See Figures 1, 2, 3 and 4
All vehicles were originally equipped with a maintenance free battery as standard equipment, eliminating the need for fluid level checks and the possibility of checking specific gravity using a hand held tester. Nevertheless, the battery does require some attention.
At least once a year, the battery terminals and the cable clamps should be cleaned. Remove the post clamps or side terminal bolts and the cables, negative cable first. Clean the cable clamps and the battery terminals with a wire brush until all corrosion, grease, etc. is removed and the metal is shiny. It is especially important to clean the inside of the clamp thoroughly. A small deposit of foreign material or oxidation will prevent a sound electrical connection and inhibit either starting or charging. Special tools are available for cleaning side terminal clamps and terminals.
Before installing the cables, loosen the battery hold-down clamp, remove the battery and check the battery tray. Clear it of any debris and check it for soundness. Rust should be wire brushed away and the metal given a coat of anti-rust paint. Replace the battery and tighten the hold-down clamp securely but be careful not to overtighten, which will crack the battery case.
Surface coatings on battery cases can actually conduct electricity which will cause a slight voltage drain, so make sure the battery case is clean. Batteries can be cleaned using a paste made from a mixture of baking soda and water. Spread the paste on any corrosion, wait a few minutes, and rinse with water. Finish the job by cleaning metal parts with a wire brush.
After the clamps and terminals are clean, reinstall the cables, negative cable last. Give the clamps and terminals a thin external coat of nonmetallic grease after installation, to retard corrosion.
Check the cables at the same time that the terminals are cleaned. If a cable insulation is cracked, broken or the ends are frayed, it should be replaced with a new one of the same length and gauge.
TESTING THE MAINTENANCE FREE BATTERY
See Figure 5
Maintenance free batteries, do not require normal attention as far as fluid level checks are concerned. However, the terminals require periodic cleaning, which should be performed at least once a year.
The sealed top battery cannot be checked for charge by checking the specific gravity using a hand-held hydrometer since there is no provision for access to the electrolyte. Instead, the built-in hydrometer must be used in order to determine the current state of charge:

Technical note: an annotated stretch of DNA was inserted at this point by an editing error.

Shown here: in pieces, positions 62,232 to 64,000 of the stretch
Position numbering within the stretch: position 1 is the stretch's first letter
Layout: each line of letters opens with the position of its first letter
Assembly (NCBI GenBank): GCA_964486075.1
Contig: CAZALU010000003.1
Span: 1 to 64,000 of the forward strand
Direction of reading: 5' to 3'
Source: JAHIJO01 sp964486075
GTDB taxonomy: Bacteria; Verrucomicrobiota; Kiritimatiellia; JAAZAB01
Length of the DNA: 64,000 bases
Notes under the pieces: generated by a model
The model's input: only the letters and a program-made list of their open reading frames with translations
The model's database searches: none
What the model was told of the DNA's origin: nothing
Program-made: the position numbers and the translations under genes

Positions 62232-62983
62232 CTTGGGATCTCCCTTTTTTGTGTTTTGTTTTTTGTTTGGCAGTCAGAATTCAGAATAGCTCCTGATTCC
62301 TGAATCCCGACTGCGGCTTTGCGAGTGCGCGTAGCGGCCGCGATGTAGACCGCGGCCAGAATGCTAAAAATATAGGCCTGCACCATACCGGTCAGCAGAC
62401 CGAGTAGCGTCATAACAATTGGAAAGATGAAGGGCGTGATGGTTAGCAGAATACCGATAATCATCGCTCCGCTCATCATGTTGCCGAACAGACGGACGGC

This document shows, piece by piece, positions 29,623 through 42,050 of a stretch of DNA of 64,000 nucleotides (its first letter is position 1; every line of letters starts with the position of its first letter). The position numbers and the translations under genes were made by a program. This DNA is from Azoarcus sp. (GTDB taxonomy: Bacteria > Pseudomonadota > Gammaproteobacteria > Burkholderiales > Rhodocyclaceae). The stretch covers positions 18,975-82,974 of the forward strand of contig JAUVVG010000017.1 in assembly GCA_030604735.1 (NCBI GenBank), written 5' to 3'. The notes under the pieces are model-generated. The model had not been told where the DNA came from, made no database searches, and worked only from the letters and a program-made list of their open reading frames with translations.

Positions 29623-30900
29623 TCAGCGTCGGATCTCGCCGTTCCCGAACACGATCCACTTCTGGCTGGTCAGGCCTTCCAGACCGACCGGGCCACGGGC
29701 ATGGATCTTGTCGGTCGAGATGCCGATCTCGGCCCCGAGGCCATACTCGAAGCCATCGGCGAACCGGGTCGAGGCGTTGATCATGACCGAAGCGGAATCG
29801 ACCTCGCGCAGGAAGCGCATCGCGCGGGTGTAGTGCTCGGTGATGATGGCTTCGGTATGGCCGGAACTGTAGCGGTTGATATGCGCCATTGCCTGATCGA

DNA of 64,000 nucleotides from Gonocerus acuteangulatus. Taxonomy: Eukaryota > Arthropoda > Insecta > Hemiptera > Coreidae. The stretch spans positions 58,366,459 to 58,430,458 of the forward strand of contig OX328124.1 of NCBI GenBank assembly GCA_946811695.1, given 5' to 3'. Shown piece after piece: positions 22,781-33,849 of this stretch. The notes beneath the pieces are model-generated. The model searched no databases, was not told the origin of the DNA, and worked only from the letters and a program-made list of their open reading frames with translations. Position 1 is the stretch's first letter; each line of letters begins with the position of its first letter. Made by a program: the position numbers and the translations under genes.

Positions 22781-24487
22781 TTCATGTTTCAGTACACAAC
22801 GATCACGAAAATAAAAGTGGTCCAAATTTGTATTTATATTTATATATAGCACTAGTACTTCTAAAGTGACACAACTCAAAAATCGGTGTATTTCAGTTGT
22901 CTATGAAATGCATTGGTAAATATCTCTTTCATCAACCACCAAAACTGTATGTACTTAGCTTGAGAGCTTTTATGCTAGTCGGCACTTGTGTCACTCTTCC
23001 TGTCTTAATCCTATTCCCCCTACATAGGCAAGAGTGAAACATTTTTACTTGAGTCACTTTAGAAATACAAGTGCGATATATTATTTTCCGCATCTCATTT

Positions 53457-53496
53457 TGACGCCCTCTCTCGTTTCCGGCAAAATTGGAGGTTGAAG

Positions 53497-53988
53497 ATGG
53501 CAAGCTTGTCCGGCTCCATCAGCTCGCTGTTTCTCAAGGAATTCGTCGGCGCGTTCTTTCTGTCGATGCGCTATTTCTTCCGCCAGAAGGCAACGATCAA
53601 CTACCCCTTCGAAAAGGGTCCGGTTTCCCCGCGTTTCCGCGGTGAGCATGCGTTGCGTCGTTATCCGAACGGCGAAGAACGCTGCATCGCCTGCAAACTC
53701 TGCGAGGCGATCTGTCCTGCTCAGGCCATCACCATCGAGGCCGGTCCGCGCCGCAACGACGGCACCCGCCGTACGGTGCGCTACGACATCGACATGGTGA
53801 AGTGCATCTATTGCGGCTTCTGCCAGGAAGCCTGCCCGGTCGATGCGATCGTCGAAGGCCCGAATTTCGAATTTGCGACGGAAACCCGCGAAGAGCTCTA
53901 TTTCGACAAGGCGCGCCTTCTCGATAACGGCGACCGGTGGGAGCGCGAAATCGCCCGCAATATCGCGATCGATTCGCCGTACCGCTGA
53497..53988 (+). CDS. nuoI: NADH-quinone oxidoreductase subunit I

- If the indicator eye on top of the battery is dark, the battery contains sufficient fluid. If the eye is light, the electrolyte fluid is too low and the battery must be replaced.
- If a green dot appears in the middle of the dark eye, the battery is sufficiently charged. Proceed to Step 4. If no green dot is visible, charge the battery as in Step 3.
- Charge the battery referring according to the proper charging rate (amps) for the necessary time span and rate of charge.
- 75 amps - 40 min
- 50 amps - 1 hr
- 25 amps - 2 hr
- 10 amps - 5 hr
It may be necessary to tip the battery from side to side to get the green dot to appear after charging.
- Connect a battery load tester and a voltmeter across the battery terminals (the battery cables should be disconnected from the battery). Apply a 300 amp load to the battery for 15 seconds to remove the surface charge. Remove the load.
- Wait 15 seconds to allow the battery to recover. Apply the appropriate test load, as specified on the battery label, for 15 seconds while reading the voltage, then disconnect the load. Some appropriate loads on original batteries are:
- 75-60 - 260 amps
- 78A-72 - 300 amps
- 83-50 - 150 amps
- 83-60 - 180 amps
- 85A-60 - 170 amps
- 87A-60 - 230 amps
- 89A-60 - 270 amps
- 1981103 - 200 amps
- 1981104 - 250 amps
- 1981105 - 270 amps
- 1981577 - 260 amps
- Check the results against the appropriate minimum voltage based on the battery temperature. If the battery voltage is at or above the specification for the temperature listed, the battery is good. If the voltage falls below specification, the battery should be replaced.
- 70°F or above - 9.6 volts
- 60°F - 9.5 volts
- 50°F - 9.4 volts
- 40°F - 9.3 volts
- 30°F - 9.1 volts
- 20°F - 8.9 volts
- 10°F - 8.7 volts
- 0°F - 8.5 volts
See Figure 6
When battery replacement becomes necessary, select a battery with a rating equal to or greater than the one which was originally installed. Deterioration and aging of the battery cables, starter motor, and associated wires makes the battery's job harder in successive years. The slow increase in electrical resistance over time makes it prudent to install a new battery with a greater capacity then the old. Details on the role the battery plays in the vehicle's electrical systems are covered in Engine & Engine Overhaul in this information.
- Carefully disconnect the negative battery cable from the battery terminal.
- With the negative battery cable disconnected and out of the way, carefully disconnect the positive cable from the battery terminal.
- Loosen the nut and/or bolt securing the battery retainer strap or clamp. Remove or reposition the battery retainer.
- Wearing an old pair of work gloves or using a battery lifting tool to protect you from any remaining battery acid, carefully lift the battery out of the vehicle and place it in a safe location. Be sure to keep the battery away from open flame and to protect surrounding areas from acid.
- Inspect the battery tray and cables for damage or corrosion. As necessary, clean or repair the tray and cables.
- Carefully lower the battery into position in the tray, making sure not to allow the terminals to short on any bare metal during installation.
- Position and secure the battery retainer strap or clamp.
- Connect the positive battery cable to the battery terminal.
- Connect the negative battery cable to the battery terminal.